exec - Linux


The exec command in Linux is used to replace the current shell process with a new process specified by the command or script provided by the user without creating a new process. It is especially useful for altering the executing process directly, managing shell scripts’ behavior, or setting up environment variables globally for the shell.


The basic syntax of the exec command is as follows:


If COMMAND is specified, the exec command replaces the current shell with COMMAND. If no COMMAND is provided, any redirections take effect in the current shell.


exec does not have many distinct options, but it prominently handles redirections and environment adjustments for the process that replaces the shell or the current shell.

  • Redirection: Used in the format >, <, >>, etc., which redirects the input/output accordingly.
  • Environment Variables: You can set environment variables that will affect the behavior of the script or command run by exec.

For instance:

exec 2> my-errors.log

Redirects standard error to my-errors.log.


  1. Replacing the shell with a Python script:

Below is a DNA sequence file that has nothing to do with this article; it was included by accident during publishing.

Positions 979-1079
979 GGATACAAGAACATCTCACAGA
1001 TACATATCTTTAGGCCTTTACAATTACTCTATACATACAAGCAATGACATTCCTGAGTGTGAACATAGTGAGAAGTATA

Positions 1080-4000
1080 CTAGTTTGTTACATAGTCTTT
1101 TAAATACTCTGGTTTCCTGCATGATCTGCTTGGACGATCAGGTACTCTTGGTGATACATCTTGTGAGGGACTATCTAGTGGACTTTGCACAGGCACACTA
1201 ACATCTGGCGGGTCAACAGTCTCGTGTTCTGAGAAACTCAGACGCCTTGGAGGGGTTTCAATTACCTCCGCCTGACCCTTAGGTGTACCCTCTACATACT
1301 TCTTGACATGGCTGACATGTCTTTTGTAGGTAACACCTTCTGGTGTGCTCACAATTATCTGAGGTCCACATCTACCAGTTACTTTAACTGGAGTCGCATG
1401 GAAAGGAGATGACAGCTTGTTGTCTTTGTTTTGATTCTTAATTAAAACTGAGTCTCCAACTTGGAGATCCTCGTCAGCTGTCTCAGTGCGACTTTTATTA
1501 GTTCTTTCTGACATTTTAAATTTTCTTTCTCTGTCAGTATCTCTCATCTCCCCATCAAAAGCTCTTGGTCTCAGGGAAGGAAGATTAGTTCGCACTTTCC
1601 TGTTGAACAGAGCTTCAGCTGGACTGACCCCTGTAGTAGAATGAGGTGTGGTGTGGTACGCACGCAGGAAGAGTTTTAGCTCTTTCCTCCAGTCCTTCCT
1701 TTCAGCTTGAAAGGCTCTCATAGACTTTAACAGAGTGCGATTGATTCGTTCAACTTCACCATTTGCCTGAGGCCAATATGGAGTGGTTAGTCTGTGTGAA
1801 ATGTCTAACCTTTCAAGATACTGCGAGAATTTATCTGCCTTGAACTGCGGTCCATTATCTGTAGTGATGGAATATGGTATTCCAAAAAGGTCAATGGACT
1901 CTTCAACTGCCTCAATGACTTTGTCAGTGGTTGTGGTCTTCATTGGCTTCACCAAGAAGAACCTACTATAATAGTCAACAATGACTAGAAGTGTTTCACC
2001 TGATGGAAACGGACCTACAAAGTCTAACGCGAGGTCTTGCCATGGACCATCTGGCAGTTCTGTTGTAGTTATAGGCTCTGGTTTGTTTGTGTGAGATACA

exec python myscript.py

    This command replaces the current shell with a Python script.

  2. Changing the file descriptor:

    exec 3< myfile.txt

    This command opens myfile.txt for reading on file descriptor 3.

  3. Environment modification:

    exec PATH=$PATH:/new/path bash

    This modifies the PATH environment variable and starts a new bash session with the changed path.

Common Issues

  • Exit Behavior: After exec COMMAND is run, the shell is immediately replaced and does not return to the original command line. If the command fails, you won’t return to your shell.

  • Script Execution Failures: If exec fails to execute the command, the script or shell using exec will also terminate.

Always check command availability and correct syntax before using it with exec.


The exec command is commonly integrated in shell scripts to modify the shell environment permanently during the script execution or replace the shell with other processes for efficient resource usage.


exec java -jar myapp.jar

In this script, the Java application replaces the bash script process, freeing up any overhead of the shell.

  • sh – Command interpreter (shell)
  • bash – Bourne-Again SHell, an extension of sh
  • env – Runs a program in a modified environment

To learn more about the concepts behind exec and detailed behavior, the bash man page (man bash) can be consulted, particularly the sections about shell built-ins and process handling.